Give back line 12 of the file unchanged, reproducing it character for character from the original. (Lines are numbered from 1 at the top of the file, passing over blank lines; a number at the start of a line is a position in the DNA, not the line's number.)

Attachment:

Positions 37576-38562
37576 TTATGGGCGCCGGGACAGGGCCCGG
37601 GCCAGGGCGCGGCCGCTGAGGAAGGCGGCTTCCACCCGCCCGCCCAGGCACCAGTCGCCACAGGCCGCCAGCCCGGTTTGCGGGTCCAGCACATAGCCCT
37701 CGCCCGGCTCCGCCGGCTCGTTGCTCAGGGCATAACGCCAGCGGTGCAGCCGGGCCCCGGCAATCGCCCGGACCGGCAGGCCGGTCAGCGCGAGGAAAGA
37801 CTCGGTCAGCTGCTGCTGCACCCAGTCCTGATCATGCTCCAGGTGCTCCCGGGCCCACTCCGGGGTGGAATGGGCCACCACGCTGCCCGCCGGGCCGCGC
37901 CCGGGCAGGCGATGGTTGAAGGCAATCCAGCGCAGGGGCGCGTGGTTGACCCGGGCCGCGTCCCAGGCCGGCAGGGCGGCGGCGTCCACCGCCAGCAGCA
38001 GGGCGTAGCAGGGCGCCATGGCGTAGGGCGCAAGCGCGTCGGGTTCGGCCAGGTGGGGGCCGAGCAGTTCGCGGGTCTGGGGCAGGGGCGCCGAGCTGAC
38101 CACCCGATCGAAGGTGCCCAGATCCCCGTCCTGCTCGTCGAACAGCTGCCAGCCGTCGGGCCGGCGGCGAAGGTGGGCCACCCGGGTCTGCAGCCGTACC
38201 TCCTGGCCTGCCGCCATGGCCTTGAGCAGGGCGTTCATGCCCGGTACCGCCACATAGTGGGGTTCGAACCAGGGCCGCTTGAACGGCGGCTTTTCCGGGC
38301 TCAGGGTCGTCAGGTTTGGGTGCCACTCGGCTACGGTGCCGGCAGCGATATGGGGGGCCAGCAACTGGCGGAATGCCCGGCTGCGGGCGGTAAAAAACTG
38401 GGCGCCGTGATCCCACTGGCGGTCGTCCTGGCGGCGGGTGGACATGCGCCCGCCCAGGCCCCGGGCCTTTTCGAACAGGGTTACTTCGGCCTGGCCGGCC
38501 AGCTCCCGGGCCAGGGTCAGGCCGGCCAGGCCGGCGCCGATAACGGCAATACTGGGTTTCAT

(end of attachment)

38501 AGCTCCCGGGCCAGGGTCAGGCCGGCCAGGCCGGCGCCGATAACGGCAATACTGGGTTTCAT